I really am, too. I used to not get that excited about it, but the evolving technology allows for some really interesting cover art. In fact, today I’m getting a post ready for later that will discuss some “new” types of cover art. It’s interesting to me, but I always shy away from cover art discussions because so many other websites do them. Oh well. Screw it. I’ll join in….
And yes, Elizabeth Bear’s cover art for this series is MIND BLOWING. Some of my favorite cover art EVER.
What got my interest for that first book you posted wasn’t so much the cover art as the tagline, about a city where gods and mortals come to die. That got my attention and then I read the rest of the text and decidedthat yes I did want to find out what happens in this book.
Assuming I can find it when it comes out and that I still remember that I wanted to read it when I do.
Sometimes tag lines just do it for me, too. A good tag line can sell a book. A bad one makes me read it in private, or never read it at all. It’s all marketing and I find it fascinating to see how it works or doesn’t work.
Nice to see that Tor are doing interesting things with their cover art – in the same way that they tend to print more interesting/off-the-wall scifi and fantasy. It’s a fact that the cover does affect the volume of sales – Mark Chadbourn has looked into such things and reckons a dragon on the cover always triples sales. The old ‘As read by Richard and Judy’ sticker on a book used to increase sales by 300%.
As an author:
1. I usually get asked what sort of thing I’d like on the cover, but my contract with the publisher makes it clear I have no control over the cover whatsoever. (Hence the ridiculous cover and title of my German edition!) Basically, the publisher is meant to know what the market wants better than the market. And then the publisher has its overall brand to think of – as per the Tor example above.
2. The artist for my UK editions never reads my books. He just draws something that looks ‘about right’ to him based on a few sentences from the publisher.
I don’t know ANYTHING about what goes into cover art. It’s an aspect of publishing that I’m SO ignorant about, but I’d love to learn more. For example, I had no idea that authors had nearly no say in their cover art, until one author told me last year that “if you’re lucky, you might get to give your opinion.”
So all that being said, how on earth do publishers/artists CHOOSE cover art? And is it incredibly frustrating when the cover art doesn’t line up with the author’s vision of their work?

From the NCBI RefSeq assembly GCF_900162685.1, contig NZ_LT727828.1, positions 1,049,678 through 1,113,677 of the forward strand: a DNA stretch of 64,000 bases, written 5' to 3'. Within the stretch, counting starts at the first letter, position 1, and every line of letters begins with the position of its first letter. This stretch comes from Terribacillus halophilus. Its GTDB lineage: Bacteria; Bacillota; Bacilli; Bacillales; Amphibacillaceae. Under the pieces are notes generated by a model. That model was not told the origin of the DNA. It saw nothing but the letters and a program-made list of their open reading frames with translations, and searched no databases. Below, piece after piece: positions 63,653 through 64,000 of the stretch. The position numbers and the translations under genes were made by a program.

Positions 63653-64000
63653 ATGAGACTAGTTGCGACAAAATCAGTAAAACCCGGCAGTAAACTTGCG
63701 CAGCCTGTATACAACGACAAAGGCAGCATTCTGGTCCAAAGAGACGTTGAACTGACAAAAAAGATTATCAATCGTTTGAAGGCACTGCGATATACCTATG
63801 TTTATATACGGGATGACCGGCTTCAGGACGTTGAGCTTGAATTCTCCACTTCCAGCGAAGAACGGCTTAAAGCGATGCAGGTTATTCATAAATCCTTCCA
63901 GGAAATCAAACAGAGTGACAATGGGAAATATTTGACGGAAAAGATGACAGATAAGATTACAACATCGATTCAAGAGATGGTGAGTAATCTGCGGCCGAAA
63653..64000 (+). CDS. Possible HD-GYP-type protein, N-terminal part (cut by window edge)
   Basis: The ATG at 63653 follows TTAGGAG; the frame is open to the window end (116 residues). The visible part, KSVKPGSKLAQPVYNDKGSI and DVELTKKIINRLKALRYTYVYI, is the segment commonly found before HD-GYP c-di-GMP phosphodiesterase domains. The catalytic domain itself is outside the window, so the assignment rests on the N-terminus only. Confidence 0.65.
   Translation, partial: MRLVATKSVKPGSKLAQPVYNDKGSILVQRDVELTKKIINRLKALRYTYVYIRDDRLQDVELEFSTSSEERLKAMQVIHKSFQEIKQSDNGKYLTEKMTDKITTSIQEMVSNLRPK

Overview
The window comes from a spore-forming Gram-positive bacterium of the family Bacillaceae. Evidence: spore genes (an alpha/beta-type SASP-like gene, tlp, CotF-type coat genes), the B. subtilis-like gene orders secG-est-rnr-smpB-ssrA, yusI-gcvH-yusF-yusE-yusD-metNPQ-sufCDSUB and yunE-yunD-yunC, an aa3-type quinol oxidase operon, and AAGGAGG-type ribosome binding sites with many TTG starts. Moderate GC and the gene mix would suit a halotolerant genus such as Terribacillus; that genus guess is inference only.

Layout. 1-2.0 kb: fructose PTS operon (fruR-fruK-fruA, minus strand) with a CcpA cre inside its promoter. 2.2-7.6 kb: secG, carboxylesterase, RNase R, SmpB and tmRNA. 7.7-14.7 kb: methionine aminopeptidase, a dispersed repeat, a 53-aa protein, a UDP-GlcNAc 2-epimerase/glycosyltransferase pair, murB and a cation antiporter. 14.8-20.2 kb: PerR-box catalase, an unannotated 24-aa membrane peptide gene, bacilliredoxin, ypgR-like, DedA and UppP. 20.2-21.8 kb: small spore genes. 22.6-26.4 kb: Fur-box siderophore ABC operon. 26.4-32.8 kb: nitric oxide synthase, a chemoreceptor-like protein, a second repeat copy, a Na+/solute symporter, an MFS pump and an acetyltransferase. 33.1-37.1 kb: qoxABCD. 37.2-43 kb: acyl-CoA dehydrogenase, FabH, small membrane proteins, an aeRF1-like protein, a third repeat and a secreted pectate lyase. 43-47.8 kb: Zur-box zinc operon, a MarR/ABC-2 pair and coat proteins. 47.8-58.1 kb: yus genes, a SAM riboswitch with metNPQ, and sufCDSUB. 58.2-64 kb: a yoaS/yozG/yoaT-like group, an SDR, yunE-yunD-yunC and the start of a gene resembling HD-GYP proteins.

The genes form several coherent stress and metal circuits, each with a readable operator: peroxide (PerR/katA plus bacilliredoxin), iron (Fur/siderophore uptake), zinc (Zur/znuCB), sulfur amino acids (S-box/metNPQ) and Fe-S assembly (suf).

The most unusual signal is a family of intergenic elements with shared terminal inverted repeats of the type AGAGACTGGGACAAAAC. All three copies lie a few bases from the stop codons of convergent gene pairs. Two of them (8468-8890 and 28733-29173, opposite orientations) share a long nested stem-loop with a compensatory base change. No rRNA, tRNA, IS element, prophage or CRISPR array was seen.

Thanks for your insight. I’m absolutely fascinated about cover art from an author’s perspective.
Well, it’s all about ‘brand’. Gollancz books, for example, all have to look like ‘Gollancz’ books. They have to stand out as distinct (hence, in the old days, all Gollancz books were yellow!). The Gollancz brand can sometimes sell the book on its own when the author is relatively unknown, you see. The whole is greater than the sum of the parts, etc. Gollancz are the market leader for fantasy in the UK (clearly, they must have good taste and discernment if they publish me – LOL), and they ‘trade’ on this. Their brand is a hallmark for quality, etc. They guard their brand carefully. That’s why the author gets no say on their cover at all. Gollancz has an art dept that understands the brand intimately and safeguards it well. The brand is worth far more than any individual author (even me – hard to believe, I know, but they pay the piper, so they call the tune). An author given too much control of their own cover could damage the brand, you see. Having said all that, Gollancz now think the cover on ‘Empire of the Saviours’ might be wrong. If you’d like to post it on this site to get audience feedback, I’m happy to send it in… and I’d be grateful for the feedback, as would Gollancz!
I’m really looking forward to “The Tropic of Serpents.” I liked the first book, and the protagonist is definitely interesting enough for me to want to read more about her. March can’t come fast enough!
“Three Princes” and “The Pilgrims” also look really good. I hope they’ll end up being available for request through NetGalley, because I want to read them and that’s about the only way I get review copies from giant publishers like Tor. :p
[…] earlier this week I posted the cover art from Tor that has me excited. Now it’s Orbit’s turn. Do any of these covers hit you just […]